People have been telling me that I have such a positive attitude. All along people have been telling me to have hope. Yesterday, the author of a book on living with ALS, who has had the disease for four and a half years, walked in, sat down and talked to me. Nice man. He gave me a card that is all about hope. His book is about the hope of beating the disease and the different alternative treatments he is trying in the hope that he will find something. I get the feeling that people think that hope is the most important thing. I just don’t feel that hope is a relevant word for me in this way. I have no hope that, of the millions of people around the world who have had the disease before me, I will be the first one to survive it. I had some hope, at first, that I would be one of the one in ten slow progressors that could get to ten years. That, however, just doesn’t seem to be the way it is going. (in two years, I’ve gone from a national caliber athlete to an electric wheelchair) I can’t make myself believe things just because I want it. I’m not that kind of person. I never was. I actually find comfort in truth and reality, even if unpleasant. I suppose that sounds strange even to me. Because of this, I would NOT say that I have a positive attitude about fighting the disease.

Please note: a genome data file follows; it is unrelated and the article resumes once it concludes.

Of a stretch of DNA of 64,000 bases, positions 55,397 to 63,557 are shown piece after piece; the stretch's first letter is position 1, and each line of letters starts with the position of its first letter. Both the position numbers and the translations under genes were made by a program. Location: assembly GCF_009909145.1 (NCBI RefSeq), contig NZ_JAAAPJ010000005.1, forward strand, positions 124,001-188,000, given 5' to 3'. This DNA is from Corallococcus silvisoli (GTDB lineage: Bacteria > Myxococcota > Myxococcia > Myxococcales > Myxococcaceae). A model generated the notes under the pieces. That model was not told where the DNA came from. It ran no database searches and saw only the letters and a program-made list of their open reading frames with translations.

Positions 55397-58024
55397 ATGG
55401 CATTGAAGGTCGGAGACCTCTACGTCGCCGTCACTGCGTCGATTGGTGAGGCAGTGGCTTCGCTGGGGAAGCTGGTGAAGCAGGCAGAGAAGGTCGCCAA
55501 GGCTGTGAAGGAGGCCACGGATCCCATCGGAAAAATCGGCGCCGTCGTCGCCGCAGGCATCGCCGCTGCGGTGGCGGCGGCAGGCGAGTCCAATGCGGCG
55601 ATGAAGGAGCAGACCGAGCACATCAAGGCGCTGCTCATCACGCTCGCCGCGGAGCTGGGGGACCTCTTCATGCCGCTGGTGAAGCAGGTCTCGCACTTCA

I have a positive attitude about always trying your hardest. I have a positive attitude about working through problems with all the skill and intelligence that you can muster. This is always more interesting than sitting around. I hope that I can keep succeeding in enjoying life and remaining independent for a good while. I hope that I can keep from being too mentally preoccupied by this stupid thing. I have a strong desire to enjoy life, people, and inventing ways to remain relevant and engaged. In this way, I suppose that I have hope and a positive attitude.